The hon. Member for Taunton (Mr. Hopkinson) urges us to exempt from Income Tax the fire-call attendants and turn-out fees of part-time retained voluntary firemen. We must all sympathise with a great deal of what the hon. Member has said. I entirely agree that these men perform the most valuable public-spirited services, and I am sure he was right in saying that they show physical endurance and courage and that many of them take up this work out of a sense of duty rather than simply from a desire to earn a higher income.
The fact is, however, as the hon. Member himself said, that these fees, in our opinion at any rate, are unquestionably of the nature of income. They are a payment for services, and under our Income Tax law, as I think the Committee will agree, it is an absolute cardinal principle that payments for services should be subject to Income Tax.
There are, of course, many other member of the community doing, as I think the hon. Member will agree, equally valuable and public-spirited service. There are miners' rescue squads, for instance, and indeed we have to remember that throughout both World Wars men in the Army, Navy and Air Force who were actually engaged in fighting paid Income Tax on their Service pay.
The only additional argument advanced by the hon. Member was that a certain concession had been made in regard to bounties and some special payments to Territorials and to Class Z Reservists this year. In those once-for-all payments there is really a considerable element of compensation for disturbance in the case of people who are suddenly switched from civil to military life, very often unexpectedly.
In addition, may I remind the hon. Member that when my right hon. Friend the present Minister of Local Government and Planning made that concession in 1947, not merely did he say that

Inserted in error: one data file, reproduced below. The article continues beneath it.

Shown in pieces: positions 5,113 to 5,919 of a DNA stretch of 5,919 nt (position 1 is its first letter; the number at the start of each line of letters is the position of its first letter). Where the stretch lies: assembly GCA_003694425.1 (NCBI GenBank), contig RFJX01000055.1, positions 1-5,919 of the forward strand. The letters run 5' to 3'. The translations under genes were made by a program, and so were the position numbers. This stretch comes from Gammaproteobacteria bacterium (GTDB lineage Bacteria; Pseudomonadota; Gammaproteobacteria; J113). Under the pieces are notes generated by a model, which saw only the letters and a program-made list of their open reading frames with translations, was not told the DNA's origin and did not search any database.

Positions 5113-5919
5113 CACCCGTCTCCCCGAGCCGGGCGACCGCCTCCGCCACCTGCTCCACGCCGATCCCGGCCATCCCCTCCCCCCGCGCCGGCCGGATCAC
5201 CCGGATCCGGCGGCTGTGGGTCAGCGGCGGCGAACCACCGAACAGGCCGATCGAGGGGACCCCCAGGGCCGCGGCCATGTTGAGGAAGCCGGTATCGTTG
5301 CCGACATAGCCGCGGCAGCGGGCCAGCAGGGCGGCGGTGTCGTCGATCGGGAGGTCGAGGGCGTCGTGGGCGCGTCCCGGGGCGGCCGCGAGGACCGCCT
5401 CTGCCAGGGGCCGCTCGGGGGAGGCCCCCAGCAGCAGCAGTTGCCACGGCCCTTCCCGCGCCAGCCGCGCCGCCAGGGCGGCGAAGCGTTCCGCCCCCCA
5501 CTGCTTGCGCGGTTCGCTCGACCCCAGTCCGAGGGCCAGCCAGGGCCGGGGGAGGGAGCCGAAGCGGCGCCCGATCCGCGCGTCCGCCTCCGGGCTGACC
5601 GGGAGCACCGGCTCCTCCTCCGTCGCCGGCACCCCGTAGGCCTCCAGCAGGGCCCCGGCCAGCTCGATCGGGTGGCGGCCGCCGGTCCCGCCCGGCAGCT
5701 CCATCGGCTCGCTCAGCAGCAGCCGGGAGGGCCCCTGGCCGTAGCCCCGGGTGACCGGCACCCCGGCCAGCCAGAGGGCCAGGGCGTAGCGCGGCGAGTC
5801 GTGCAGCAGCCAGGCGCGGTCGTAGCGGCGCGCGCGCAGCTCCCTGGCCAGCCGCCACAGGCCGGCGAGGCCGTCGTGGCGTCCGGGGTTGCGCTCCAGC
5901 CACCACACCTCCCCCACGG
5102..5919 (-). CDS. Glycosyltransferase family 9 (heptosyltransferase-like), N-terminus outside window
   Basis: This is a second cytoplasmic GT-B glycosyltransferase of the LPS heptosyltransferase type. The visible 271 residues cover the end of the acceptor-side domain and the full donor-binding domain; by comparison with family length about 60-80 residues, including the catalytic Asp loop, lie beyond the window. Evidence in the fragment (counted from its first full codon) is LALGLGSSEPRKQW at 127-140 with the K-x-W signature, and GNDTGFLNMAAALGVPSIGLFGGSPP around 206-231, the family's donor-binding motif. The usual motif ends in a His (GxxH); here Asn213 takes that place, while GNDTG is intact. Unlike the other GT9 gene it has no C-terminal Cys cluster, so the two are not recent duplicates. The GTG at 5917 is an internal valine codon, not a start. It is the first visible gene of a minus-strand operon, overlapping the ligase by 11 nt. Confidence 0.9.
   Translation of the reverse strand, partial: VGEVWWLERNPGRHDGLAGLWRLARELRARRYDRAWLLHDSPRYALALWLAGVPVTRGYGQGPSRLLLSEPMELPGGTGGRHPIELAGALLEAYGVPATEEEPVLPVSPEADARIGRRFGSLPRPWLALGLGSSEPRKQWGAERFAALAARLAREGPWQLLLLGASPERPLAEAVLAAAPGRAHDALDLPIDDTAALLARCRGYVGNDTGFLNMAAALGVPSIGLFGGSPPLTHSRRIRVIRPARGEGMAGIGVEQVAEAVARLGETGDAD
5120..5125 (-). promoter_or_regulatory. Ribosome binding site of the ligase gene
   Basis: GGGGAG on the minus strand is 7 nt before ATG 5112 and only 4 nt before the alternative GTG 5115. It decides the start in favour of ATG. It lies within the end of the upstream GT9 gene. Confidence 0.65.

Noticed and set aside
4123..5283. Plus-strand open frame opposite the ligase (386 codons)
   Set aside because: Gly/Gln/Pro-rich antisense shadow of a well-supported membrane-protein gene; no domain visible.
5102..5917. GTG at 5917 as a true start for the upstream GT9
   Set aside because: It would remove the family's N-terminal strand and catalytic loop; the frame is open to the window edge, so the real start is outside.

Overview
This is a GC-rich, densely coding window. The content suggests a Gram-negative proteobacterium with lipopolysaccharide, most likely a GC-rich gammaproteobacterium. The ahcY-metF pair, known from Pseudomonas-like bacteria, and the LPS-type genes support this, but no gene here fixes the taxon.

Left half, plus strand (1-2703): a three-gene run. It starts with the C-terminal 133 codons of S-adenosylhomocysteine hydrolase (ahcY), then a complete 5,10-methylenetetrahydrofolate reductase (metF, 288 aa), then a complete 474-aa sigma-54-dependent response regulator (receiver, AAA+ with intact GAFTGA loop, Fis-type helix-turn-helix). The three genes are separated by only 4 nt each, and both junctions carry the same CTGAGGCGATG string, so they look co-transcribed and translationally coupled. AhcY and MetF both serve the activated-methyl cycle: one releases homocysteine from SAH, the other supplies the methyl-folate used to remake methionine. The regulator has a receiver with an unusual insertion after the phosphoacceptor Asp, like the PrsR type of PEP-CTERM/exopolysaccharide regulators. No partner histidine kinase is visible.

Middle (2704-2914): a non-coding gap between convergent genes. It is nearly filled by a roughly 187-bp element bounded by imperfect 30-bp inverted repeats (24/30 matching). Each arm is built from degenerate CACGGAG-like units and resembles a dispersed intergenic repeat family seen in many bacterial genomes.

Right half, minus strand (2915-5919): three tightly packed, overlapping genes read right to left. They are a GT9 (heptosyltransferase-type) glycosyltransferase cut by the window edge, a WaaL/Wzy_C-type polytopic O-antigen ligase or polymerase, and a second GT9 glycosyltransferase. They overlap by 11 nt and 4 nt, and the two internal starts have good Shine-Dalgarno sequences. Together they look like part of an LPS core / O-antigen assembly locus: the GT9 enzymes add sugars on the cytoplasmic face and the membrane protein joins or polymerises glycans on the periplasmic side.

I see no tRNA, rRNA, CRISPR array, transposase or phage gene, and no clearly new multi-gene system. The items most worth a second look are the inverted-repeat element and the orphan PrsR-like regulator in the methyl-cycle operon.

it must be unique in the Income Tax structure and that the Income Tax structure was to be maintained, but that Mr. Oliver Stanley, replying in that debate for the Opposition, said:
The time may come when we will press more concessions upon the Chancellor, but we shall not base those claims on the way in which he has met our request tonight."—[OFFICIAL REPORT, 9th July, 1947; Vol. 439, c. 2368–9.]
It was rather on that understanding that that concession was given. Therefore, I am afraid that while we recognise the strength of all that the hon. Member said about the services of these men, we are bound to take the view that these payments to them are of the nature of income and therefore must continue to be liable to tax.
I am extremely sorry, as will be my hon. Friend the Member for Taunton (Mr. Hopkinson), to have heard the Financial Secretary's reply. He agreed with the humanitarian grounds of our argument but disagreed with the financial grounds. I believe, however, that not only our humanitarian, but also our financial, grounds are a little bit better than he gave us credit for, because in the illustrations which he used the hon. Gentleman referred to other people who did additional work. He referred to miners' rescue squads and to men in the Armed Forces. I should be the last person to detract in any way from the services that those people render, but there is a very clear distinction between their services and those of the people to whom the Clause relates.
In the instances given by the Financial Secretary, the services which those people render are in direct line with their normal job; they are associated with and arise from their normal job of work, and therefore it can be said that their services are part of their normal function. In the case of the voluntary fireman, that is not so. His voluntary fire service is entirely a social gift to the community and bears no relation whatsoever to his normal work. During the rest of the time the income which he draws, and on which he pays his normal tax, may be from one of a thousand different jobs—the butcher, the baker, the candlestick maker, or anything else.
The job which is done by the voluntary fireman is something quite exceptional. It is a duty and a service to the community over and above his normal contribution as a hard-working citizen. Therefore, to that extent it is entirely exceptional.